His second stint in charge was nowhere near as glittering, though he still secured the Spanish title in his first season back at the Santiago Bernabeu.
5. Jose Mourinho (Chelsea)
The Special One's initial stint in charge of Chelsea will go down in Premier League history as he led them to their first top-flight English title in 50 years before retaining their crown the following year.
It soon all went pear-shaped, though that didn't stop Roman Abramovich donning his rose-tinted glasses before knocking on Mourinho's door once again in 2013.
The Portuguese tactician yet again delivered success as Chelsea were crowned Premier League champions in 2015, but yet again it went pear-shaped and he was soon heading for the exit door mere months into their title defence.
Rinse and repeat.
4. Tony Pulis (Stoke)
The best advertisement for any club shop in the world.
Tony Pulis was at the helm of Stoke City for less than three years before being handed his marching orders in 2005 with the club languishing in mid-table in the second tier.
The Welshman was reappointed just a year later and his second spell in charge was certainly more memorable than the first.
He guided the Potters to the Premier League in just his second season back at the club and stabilised them in the top flight as well as taking them to an FA Cup final before leaving in 2013.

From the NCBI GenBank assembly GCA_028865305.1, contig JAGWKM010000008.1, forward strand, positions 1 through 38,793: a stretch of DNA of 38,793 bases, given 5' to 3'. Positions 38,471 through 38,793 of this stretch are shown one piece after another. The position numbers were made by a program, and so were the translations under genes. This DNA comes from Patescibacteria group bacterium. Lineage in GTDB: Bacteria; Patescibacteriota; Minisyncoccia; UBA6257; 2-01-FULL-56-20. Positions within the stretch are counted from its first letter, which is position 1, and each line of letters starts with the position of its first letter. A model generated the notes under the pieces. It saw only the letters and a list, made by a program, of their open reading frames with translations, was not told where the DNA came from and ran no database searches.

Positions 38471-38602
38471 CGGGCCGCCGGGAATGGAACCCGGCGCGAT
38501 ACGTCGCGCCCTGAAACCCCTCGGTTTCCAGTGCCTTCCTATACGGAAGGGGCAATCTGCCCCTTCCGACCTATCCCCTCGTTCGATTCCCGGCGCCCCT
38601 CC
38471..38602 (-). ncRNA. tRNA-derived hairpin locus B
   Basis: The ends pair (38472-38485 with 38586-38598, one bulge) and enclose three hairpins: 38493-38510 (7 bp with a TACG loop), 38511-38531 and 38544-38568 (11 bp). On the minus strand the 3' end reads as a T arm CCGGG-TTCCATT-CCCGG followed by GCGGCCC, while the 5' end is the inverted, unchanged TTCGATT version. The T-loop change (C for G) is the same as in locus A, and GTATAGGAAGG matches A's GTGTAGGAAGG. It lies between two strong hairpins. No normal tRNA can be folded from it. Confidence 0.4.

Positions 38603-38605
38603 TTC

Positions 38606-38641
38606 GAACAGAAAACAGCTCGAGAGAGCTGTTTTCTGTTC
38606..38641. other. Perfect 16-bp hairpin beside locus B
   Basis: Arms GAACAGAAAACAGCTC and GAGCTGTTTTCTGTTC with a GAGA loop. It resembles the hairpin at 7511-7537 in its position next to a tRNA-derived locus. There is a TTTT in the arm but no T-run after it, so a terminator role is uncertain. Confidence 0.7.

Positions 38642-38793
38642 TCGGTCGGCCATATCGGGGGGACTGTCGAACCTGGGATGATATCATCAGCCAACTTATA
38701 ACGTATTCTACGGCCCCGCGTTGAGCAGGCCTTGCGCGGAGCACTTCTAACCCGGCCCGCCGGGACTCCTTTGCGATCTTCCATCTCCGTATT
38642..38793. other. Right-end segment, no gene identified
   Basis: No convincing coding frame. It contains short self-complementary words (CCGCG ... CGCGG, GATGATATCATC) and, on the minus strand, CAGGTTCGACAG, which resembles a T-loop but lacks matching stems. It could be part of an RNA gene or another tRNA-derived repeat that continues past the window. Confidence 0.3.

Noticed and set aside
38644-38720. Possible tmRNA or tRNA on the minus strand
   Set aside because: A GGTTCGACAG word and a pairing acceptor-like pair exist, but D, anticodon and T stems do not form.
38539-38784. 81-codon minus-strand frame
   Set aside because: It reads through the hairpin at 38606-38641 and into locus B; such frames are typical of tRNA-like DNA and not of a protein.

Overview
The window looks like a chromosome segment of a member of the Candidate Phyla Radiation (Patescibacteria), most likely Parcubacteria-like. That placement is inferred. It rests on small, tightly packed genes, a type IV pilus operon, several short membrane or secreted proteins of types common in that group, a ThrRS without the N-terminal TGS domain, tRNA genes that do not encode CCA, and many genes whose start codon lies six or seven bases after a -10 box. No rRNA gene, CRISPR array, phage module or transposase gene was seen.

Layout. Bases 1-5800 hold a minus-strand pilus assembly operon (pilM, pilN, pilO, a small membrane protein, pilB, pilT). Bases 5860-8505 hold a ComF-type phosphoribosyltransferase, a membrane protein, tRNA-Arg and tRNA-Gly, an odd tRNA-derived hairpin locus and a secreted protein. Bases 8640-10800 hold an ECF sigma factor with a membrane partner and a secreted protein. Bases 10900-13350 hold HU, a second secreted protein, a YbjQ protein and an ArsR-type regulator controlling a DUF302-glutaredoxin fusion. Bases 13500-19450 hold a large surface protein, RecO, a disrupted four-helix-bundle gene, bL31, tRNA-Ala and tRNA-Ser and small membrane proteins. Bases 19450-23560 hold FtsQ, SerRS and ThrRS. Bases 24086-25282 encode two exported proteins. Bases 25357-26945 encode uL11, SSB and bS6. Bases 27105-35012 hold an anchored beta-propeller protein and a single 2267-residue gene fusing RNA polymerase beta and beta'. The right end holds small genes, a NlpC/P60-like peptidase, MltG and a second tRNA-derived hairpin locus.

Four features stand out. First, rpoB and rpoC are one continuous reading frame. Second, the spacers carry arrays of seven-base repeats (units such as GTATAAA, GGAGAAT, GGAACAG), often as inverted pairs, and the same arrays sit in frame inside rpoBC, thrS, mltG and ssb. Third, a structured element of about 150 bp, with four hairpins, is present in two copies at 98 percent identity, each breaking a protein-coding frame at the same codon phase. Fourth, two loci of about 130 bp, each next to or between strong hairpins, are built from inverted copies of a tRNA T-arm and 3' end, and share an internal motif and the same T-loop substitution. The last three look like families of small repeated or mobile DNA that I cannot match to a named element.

3. Fabio Capello (Real Madrid)
Ahhh Real Madrid again, what a surprise.
There aren't many managers who spend long at the Santiago Bernabeu and neither of Fabio Capello's reigns lasted longer than about a year.
However, that's not to say he didn't enjoy success in Madrid, leading them to the La Liga title in both of his single seasons at the helm, though arguments with the club's hierarchy and disagreements over his style of play meant both tenures were cut short.
2. Harry Redknapp (Portsmouth)
From Portsmouth to Southampton and back to Portsmouth - no-one does treachery quite like 'Arry.
Redknapp oversaw Pompey's promotion to the Premier League in his first spell at Fratton Park before leaving for their bitter south coast rivals.
He spent less than a year at the Saints before being re-appointed as Portsmouth boss and having secured an impressive eighth-placed finish in 2008 he then led them to their second ever FA Cup triumph.
It's all gone a bit wrong from Portsmouth since then but Redknapp's second spell in charge will never be forgotten.
1. Marcello Lippi (Juventus)
Marcello Lippi is another of the world's great travelled managers and so it'll come as no surprise that he's partial to the odd reappointment.
Lippi spent the best part of five years with Juventus in the 90s before leaving Turin in 1999 with three Serie A titles and a Champions League triumph to his name.
The Italian tactician was reappointed in 2001, though his second stay would last just three years despite winning the Scudetto in both of his first two seasons back at the club.
One season without a trophy and it's curtains at a club like Juve. Still, a successful reappointment on the whole.